EMOI was insured under a businessowners insurance policy (BOP) issued by Owners. Owners denied the claim. First, it advised EMOI that the data-compromise endorsement excluded coverage for "any threat, extortion or blackmail," including but not limited to "ransom payments." Second, Owners maintained the electronic-equipment endorsement did not apply because of the absence of direct physical loss.

The electronic-equipment endorsement at issue provides:

[w]e will pay for direct physical loss of or damage to "media" which you own, which is leased or rented to you or which is in your care, custody or control while located at the premises described in the Declarations. We will pay for your costs to research, replace or restore information on "media" which has incurred direct physical loss or damage by a Covered Cause of Loss. Direct physical loss of or damage to Covered Property must be caused by a Covered Cause of Loss.

The electronic-equipment endorsement defines "media" as "materials on which information is recorded such as film, magnetic tape, paper tape, disks, drums, and cards." The definition section further states that "media" includes "computer software and reproduction of data contained on covered media.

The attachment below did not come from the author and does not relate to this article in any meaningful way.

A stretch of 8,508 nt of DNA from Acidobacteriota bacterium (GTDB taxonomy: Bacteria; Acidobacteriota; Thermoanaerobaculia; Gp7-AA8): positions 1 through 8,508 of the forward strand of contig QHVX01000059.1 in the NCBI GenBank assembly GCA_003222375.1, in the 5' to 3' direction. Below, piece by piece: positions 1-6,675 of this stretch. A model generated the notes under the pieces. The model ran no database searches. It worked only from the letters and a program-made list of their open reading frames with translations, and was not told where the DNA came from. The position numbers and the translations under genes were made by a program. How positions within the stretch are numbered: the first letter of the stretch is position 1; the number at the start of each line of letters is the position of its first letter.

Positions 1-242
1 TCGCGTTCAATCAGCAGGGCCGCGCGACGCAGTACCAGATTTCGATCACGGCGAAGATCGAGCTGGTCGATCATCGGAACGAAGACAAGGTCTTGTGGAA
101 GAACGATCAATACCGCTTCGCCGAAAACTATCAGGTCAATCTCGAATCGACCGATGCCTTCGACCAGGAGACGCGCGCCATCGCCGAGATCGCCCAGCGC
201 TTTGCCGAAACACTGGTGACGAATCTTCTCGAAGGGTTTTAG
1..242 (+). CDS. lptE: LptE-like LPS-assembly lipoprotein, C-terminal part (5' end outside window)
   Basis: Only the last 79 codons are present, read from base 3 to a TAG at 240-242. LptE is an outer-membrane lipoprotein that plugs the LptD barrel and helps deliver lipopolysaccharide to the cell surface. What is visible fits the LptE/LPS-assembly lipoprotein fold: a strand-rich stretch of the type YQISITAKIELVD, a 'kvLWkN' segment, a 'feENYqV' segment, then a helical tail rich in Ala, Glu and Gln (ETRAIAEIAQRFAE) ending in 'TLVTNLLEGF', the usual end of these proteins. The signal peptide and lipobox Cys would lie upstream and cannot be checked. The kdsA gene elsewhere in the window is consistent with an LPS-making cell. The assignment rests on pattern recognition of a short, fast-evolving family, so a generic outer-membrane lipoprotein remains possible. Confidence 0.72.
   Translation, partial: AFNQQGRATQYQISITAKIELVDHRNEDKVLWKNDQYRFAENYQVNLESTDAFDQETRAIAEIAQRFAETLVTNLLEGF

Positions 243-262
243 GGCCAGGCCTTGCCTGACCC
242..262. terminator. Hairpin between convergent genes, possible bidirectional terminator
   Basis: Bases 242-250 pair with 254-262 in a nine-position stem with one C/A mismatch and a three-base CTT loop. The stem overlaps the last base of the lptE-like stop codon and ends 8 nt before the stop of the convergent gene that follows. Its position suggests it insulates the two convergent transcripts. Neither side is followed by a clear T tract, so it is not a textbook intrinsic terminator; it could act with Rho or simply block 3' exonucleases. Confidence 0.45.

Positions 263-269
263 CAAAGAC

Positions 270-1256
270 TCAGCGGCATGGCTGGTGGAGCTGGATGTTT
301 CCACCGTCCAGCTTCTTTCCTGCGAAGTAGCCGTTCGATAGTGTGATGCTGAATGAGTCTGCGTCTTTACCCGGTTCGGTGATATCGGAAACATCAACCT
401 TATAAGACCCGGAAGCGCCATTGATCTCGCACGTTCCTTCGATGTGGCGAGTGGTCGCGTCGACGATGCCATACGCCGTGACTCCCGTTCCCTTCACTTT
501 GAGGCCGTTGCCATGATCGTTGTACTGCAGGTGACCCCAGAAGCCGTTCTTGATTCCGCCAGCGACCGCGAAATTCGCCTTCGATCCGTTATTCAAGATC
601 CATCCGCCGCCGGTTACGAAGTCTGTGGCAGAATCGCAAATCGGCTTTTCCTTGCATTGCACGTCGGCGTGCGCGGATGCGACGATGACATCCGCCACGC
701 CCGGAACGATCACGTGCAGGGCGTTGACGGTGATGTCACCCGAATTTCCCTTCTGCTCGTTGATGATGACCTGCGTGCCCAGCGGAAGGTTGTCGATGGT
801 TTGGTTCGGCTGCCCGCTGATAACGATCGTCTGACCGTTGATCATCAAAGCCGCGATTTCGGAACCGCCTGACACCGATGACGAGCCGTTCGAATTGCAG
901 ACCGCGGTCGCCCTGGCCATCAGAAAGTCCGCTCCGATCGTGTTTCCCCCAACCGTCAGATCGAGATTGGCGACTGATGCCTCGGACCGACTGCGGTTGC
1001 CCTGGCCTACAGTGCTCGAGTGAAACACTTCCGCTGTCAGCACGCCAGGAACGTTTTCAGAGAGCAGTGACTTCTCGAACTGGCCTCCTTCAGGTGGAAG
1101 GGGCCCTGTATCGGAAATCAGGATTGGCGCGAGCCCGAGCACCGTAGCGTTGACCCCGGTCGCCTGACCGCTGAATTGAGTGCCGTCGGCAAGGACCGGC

EMOI instituted a coverage action. The trial court granted summary judgment to Owners, concluding "this is a data compromise situation rather than a situation involving physical damage to electronic equipment." The appellate court reversed, ruling that the language of the electronic-equipment endorsement potentially applied to EMOI's claim if EMOI could prove that its media (software) was in fact, damaged by the encryption. The appellate court determined that genuine issues of material fact existed as to whether there was actual damage to the software based on the affidavits and deposition transcripts submitted by EMOI in its brief in opposition to Owners' motion for summary judgment. The appellate court also noted that EMOI submitted expert testimony indicating that Owners did not thoroughly review EMOI's claim that the software was damaged before it denied the claim and concluded that there were genuine issues of material fact whether Owners honored its duty of good faith.